# Simple Array assignments [closed]

I am just trying to make a function that fills an array with objects, but something is wrong:

``````row1 = []

class Tile
def initialize(type)
@type = type
end
end

def FillRow1

[1..10].each {
random = rand(1..3)
if random == 1 row1.(Tile.new("land") end
else if random == 2 row1.(Tile.new("Water") end
else ifrandom == 3 row1.(Tile.new("empty") end
}
row1
end
``````
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## closed as too localized by sawa, DrummerB, Justin Boo, the Tin Man, ЯegDwightOct 8 '12 at 19:15

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``````    [1..10].each {
random = rand(1..3)
if random == 1 then row1.push(Tile.new("land")) end
else if random == 2 then row1.push(Tile.new("Water")) end
else ifrandom == 3 then row1.push(Tile.new("empty") end
}
``````

This would work.

But a cleaner solution may be:

``````types = ["Land","Water","Empty"]
10.times{ row1 << Tile.new(types[rand(0..2)]) }
``````
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so "<<" adds the object to the array? And I can use rand directly on arrays? –  Борис Цейтлин Oct 5 '12 at 11:59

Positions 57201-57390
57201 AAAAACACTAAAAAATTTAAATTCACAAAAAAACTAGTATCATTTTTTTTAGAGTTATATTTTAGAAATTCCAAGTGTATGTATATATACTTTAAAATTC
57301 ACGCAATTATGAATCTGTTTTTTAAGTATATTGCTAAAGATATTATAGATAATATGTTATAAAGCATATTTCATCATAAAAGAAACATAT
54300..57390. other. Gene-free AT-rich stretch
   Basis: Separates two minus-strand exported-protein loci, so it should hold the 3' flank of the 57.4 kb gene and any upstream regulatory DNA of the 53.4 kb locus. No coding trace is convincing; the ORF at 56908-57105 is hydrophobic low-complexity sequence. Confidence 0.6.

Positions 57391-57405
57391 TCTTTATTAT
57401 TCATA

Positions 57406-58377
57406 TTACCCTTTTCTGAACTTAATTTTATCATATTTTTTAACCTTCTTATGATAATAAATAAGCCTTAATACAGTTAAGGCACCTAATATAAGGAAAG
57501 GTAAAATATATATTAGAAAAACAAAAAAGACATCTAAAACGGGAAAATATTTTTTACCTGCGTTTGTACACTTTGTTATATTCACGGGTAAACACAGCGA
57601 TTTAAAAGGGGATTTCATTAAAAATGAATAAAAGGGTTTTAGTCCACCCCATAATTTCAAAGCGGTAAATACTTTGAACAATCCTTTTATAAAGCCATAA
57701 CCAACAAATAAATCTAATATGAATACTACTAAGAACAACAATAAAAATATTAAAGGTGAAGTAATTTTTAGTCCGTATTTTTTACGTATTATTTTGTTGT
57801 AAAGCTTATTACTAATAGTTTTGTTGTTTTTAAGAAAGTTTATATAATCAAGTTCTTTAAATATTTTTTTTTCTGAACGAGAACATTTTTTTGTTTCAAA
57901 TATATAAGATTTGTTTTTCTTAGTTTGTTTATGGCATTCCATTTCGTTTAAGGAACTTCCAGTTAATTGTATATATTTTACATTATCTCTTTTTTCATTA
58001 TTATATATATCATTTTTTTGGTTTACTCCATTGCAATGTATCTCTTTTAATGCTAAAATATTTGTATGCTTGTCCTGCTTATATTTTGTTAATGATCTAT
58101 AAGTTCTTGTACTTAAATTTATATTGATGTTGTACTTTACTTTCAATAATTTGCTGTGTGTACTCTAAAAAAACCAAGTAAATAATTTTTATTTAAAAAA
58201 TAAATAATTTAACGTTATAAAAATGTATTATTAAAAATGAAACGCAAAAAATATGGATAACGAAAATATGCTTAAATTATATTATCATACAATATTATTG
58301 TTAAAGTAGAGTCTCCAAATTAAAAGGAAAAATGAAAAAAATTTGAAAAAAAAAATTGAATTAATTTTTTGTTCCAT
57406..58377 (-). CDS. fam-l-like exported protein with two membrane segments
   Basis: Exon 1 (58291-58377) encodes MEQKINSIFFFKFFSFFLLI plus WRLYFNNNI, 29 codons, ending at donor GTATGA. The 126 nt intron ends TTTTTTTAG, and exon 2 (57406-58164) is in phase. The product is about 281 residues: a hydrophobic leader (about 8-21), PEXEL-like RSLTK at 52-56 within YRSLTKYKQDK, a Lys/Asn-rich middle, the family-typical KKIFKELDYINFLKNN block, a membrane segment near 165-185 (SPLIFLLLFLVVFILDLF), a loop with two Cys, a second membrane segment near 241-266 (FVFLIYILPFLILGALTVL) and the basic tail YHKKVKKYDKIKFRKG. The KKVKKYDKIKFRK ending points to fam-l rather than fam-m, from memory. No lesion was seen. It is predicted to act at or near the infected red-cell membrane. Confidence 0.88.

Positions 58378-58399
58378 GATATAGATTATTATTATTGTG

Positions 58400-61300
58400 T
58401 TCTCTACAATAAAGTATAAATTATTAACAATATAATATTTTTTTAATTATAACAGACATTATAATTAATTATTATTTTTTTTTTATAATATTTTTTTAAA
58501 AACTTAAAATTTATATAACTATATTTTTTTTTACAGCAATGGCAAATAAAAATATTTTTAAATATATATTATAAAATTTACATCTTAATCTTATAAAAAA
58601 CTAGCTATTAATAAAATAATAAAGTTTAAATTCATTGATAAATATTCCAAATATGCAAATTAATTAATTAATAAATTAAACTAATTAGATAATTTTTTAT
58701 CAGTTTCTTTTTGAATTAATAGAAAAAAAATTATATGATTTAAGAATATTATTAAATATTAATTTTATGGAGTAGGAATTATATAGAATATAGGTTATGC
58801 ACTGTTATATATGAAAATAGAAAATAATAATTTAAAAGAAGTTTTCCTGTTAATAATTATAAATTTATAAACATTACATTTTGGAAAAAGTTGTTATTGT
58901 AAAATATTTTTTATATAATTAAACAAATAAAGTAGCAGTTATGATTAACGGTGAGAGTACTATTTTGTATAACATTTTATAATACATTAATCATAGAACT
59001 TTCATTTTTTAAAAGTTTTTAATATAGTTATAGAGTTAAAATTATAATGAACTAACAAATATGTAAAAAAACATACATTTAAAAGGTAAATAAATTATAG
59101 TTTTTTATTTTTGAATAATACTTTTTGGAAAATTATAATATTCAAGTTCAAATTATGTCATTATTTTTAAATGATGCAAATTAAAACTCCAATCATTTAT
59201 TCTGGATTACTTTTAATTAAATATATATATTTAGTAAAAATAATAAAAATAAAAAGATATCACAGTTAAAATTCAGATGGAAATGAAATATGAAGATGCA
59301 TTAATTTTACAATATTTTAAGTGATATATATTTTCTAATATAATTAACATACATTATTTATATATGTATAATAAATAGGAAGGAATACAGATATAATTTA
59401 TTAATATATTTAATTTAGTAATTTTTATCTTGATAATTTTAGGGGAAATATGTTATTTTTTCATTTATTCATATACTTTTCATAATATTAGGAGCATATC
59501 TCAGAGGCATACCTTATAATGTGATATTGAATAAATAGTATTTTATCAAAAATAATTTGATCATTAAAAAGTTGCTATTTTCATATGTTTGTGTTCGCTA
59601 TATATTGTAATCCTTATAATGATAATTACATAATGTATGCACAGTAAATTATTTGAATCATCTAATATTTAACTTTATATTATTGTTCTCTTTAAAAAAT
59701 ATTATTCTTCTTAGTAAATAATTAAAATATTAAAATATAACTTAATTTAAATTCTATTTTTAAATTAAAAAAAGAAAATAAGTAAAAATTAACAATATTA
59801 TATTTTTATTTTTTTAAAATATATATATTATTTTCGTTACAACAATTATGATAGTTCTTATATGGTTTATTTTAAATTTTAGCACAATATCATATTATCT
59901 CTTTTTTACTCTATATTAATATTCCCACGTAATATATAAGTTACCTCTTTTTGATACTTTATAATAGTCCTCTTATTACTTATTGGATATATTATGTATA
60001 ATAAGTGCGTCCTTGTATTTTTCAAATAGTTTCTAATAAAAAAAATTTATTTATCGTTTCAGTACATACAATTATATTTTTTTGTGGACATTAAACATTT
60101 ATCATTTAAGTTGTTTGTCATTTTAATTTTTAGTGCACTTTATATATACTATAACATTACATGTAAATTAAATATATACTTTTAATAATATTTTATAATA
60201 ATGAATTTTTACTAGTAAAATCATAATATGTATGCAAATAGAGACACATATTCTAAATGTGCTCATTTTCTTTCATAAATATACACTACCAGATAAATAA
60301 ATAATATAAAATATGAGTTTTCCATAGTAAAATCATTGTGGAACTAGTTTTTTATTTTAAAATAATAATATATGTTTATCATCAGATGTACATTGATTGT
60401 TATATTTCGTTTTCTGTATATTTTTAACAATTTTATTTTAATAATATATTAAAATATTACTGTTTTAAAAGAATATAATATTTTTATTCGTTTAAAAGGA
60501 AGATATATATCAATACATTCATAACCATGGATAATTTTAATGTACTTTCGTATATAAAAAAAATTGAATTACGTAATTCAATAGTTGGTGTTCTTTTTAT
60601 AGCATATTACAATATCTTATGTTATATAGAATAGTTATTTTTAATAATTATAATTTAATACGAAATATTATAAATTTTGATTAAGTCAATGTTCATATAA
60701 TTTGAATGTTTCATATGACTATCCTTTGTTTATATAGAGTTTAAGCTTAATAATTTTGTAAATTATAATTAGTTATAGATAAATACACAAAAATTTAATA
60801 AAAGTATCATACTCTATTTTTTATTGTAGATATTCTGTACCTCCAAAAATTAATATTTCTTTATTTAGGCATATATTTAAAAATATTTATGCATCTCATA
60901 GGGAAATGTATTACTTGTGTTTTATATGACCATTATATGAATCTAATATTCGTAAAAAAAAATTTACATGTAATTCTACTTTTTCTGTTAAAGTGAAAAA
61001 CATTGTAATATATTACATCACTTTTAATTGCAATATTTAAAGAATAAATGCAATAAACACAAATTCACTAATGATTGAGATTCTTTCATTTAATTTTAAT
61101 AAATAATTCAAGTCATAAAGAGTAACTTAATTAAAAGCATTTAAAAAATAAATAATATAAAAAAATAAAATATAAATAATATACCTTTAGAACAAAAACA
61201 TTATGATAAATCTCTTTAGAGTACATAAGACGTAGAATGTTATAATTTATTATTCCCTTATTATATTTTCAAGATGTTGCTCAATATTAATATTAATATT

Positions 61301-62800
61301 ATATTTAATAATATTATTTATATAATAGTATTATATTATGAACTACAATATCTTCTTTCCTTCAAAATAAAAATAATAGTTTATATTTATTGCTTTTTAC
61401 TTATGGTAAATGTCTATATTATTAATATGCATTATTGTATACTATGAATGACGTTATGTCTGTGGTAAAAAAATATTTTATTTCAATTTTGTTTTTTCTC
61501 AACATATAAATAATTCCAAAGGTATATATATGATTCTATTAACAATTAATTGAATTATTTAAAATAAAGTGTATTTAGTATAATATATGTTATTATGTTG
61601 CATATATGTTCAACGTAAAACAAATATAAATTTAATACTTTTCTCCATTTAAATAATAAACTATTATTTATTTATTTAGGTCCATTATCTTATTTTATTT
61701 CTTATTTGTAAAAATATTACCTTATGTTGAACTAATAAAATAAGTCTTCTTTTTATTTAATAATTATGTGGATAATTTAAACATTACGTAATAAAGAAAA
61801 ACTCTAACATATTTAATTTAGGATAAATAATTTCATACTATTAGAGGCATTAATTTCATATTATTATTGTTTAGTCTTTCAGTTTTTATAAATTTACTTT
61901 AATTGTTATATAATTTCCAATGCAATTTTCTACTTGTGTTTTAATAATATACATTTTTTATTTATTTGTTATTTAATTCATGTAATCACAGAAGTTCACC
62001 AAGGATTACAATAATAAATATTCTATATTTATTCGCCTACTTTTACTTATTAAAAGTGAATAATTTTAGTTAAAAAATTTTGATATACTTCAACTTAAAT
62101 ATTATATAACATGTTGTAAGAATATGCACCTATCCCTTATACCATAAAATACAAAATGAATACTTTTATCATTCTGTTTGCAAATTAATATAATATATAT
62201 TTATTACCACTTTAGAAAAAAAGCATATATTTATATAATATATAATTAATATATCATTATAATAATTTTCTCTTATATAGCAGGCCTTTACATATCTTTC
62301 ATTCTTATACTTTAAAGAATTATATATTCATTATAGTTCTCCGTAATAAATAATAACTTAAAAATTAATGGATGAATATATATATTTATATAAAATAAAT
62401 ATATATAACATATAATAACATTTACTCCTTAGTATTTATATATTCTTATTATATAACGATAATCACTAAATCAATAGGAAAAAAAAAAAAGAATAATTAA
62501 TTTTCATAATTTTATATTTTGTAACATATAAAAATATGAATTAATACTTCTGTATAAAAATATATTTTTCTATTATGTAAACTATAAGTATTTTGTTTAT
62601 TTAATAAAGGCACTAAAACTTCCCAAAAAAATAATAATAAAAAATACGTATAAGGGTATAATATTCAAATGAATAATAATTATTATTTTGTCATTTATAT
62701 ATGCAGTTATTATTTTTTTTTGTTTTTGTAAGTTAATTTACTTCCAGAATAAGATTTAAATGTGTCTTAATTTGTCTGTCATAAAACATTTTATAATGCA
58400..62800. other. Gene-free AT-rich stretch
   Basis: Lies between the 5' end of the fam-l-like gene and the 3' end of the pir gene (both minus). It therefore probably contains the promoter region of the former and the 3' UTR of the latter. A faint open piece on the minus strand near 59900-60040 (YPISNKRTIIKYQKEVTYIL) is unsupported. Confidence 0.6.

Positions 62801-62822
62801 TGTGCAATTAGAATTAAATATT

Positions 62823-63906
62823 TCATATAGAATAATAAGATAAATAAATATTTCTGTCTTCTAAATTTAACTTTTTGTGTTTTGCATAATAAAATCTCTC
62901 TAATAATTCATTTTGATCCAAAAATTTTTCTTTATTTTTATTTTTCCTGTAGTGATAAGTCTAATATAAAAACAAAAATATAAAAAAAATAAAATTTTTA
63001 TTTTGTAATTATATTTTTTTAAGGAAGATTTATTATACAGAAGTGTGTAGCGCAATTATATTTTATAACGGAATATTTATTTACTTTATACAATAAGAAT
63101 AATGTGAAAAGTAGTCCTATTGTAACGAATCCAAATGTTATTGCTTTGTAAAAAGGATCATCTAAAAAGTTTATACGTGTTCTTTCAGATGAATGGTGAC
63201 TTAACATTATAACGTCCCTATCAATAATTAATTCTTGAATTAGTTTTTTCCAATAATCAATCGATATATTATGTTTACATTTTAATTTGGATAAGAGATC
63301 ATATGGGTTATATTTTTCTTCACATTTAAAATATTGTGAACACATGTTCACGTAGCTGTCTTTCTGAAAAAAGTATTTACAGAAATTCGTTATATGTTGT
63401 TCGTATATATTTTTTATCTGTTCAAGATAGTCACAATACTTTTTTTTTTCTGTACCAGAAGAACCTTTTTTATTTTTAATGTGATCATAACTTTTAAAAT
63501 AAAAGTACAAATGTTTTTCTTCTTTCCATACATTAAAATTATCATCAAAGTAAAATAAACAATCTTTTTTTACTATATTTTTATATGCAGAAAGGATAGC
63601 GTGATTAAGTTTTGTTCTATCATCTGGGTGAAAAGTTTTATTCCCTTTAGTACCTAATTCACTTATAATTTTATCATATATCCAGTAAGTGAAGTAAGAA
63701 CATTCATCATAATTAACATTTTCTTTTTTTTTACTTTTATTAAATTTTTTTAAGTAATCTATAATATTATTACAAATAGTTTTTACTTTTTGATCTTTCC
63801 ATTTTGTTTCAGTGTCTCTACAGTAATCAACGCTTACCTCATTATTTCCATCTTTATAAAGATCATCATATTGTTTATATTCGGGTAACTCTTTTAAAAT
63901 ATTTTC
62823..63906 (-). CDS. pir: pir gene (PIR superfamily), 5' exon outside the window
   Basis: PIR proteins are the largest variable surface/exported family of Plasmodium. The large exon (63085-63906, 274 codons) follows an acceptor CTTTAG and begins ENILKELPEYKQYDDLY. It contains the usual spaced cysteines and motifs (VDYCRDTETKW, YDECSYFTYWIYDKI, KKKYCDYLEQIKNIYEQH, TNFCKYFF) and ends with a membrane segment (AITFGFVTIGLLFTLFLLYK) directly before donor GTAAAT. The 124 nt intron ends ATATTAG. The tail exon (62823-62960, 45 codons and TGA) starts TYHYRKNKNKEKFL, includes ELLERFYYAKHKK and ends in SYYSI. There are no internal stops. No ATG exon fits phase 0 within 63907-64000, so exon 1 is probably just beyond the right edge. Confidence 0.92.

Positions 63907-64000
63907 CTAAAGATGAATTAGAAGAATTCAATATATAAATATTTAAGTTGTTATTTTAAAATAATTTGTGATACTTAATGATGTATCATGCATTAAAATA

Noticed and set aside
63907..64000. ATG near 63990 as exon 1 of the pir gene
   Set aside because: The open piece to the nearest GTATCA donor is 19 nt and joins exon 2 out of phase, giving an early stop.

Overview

Yes, `<<` is an overloaded operator, basically a syntax sugar for `push`. And we're not using rand on an array, instead, we only used the result, rand(x..y) returns a number, which we used as the index to fetch the corresponding item of the array `types`. –  Need4Steed Oct 5 '12 at 12:12

Your second else if is wrong, there must be a space between random and the if.

-
``````a= ["land", "water", "empty"]
data= (1..10).map{ a[rand(3)] }
p data
``````
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A one-line option:

``````10.times.map{ Tile.new(["land","water","empty"][rand(3)]) }
``````
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Recent versions of Ruby (>= 1.9.3) come with method #sample. It is part of Array. You can use it to get random element(s) from array without even knowing how big array even is.

``````class Tile
TILE_TYPES = %w(land water empty)

def initialize(type)
@type = type
end

def to_s
"Tile of type: #{@type}"
end
end

# Generate 10 tiles
rows = (1..10).map do
Tile.new Tile::TILE_TYPES.sample
end

puts rows
#=> Tile of type: empty
#   Tile of type: land
#   ...

# If you want to pick more then 1 random element you can also do
puts Tile::TILE_TYPES.sample(3)
``````
-
``````class Tile
def initialize(type)
@type = type
end
end

types = %w(land water empty)

row = Array.new(10){ Tile.new(types.sample) }
``````
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@Emil 2 spaces indentation is standard in ruby. –  steenslag Oct 5 '12 at 19:13
Oops, sorry! :) –  Emil Oct 5 '12 at 20:37